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Chinese Cultural Understanding

Regardless of the time spent in advance preparation, you are sure to experience a certain amount of cultural shock when entering the People's Republic of China. China is an awesome encounter for all but the most callous travelers. The more flexible and sensitive you can be to the Chinese culture, the more quickly you will be able to adapt.

Culture UnderstandingChinese culture is quite unique, not only different from that in western countries, but also from some other oriental countries as Japan, India, Korea, Thailand and Mongolia. In China's long  history, Chinese people have set up their own cultural system, including its special square-shaped characters (more than 5000), music instrument and music, painting, philosophy, medicine, architecture, cooking, etc. All of these are all totally different from the Western ones, and also make China culturally attractive and some difficult to be understood by western people. The best way to know a culture is to touch it, to experience it because each culture has its own reason to exist, and it is hard to say which one is the standard. Confucius once said, reading books and traveling are two main ways to obtain knowledge. It would be great since you want to go to China to see it with your own eyes. 

Westerners tend to view situations with the Chinese by analyzing the way the Chinese behave, while paying very little attention to their own behavior. The western concept of a service-oriented society contrasts significantly with the Chinese concept of total view as substandard service in hotels and restaurants when, in fact, no offense has been intended. At the same time, some of you may believe that the backwardness evident everywhere in China (even behind the modern facade) can be overcome by applying Western notion of efficiency and organization, and they are often quite vocal in expressing these beliefs. Now forge on and experience the culture. You indeed will have many surprises ahead. A westerner who had been to China over 30 trips concluded his experience as "Expect the Unexpected'', and then enjoy it. Those "Unexpected" experience, actually, is part your purpose to trip China! As a result of his 30 trips to China, the westerner came to love the country and people.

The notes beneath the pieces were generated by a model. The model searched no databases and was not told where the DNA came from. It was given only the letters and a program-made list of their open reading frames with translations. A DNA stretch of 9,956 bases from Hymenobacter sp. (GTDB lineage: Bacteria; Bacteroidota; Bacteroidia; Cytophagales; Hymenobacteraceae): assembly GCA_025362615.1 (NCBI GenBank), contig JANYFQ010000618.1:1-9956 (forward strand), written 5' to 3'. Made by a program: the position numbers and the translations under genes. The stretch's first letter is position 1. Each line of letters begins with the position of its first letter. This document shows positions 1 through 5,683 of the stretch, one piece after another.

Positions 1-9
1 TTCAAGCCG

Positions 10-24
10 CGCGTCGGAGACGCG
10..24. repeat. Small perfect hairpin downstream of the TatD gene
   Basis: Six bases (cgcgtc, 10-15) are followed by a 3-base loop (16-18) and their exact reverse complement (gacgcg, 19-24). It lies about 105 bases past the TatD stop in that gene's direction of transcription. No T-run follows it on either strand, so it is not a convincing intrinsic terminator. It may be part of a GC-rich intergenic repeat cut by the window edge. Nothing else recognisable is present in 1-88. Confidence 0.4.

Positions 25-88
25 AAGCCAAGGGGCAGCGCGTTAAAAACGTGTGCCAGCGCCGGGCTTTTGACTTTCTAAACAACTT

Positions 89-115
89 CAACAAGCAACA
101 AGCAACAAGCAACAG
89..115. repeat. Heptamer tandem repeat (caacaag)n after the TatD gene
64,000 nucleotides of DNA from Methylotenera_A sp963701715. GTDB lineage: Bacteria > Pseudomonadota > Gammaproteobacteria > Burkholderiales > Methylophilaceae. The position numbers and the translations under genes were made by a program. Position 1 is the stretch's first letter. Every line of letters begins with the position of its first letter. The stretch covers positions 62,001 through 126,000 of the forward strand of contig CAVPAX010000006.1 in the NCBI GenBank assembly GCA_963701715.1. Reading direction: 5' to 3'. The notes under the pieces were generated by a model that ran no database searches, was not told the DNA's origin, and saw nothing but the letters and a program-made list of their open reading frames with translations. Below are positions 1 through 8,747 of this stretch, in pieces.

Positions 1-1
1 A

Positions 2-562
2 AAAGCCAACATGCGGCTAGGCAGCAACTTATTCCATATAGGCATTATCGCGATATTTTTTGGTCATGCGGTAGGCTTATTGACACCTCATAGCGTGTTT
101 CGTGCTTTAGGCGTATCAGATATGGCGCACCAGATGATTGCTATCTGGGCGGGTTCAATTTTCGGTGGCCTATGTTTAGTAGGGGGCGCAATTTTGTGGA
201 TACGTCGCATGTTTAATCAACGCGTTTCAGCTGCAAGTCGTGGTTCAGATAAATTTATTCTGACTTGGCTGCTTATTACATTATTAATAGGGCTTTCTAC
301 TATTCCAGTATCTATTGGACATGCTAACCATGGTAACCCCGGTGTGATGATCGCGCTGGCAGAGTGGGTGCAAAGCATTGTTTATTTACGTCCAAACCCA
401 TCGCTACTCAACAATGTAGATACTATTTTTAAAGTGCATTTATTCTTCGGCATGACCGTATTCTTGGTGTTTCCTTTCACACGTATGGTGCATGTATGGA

Culture UnderstandingBut focusing only on this interpretation, and not taking into consideration the background and beliefs of the other side, very little in the way of real understanding can be achieved. One must attempt to understand the Chinese system of values in order to gain even a limited appreciation of the country. It is self-defeating and perhaps arrogant to promote the 'Westernization' of a culture that is of thousands-year history. It is not a good way to observe the country with your own view of value, or with a color glass.

For a tourist who has never had the experience of being a minority, simply being the only Westerner in a sea of Chinese can be upsetting. This does tend to open one's eyes to the fact that one fifth of the world's population does not have daily exposure to Western culture. It is easy to forget, in the relative wealth and luxury of the West, that so many live in very modest circumstances - the average city dweller in China has no more than 40 sq. feet of living space, and even relatively prosperous individuals who seek a vacation  retreat usually end up sharing their room with strangers.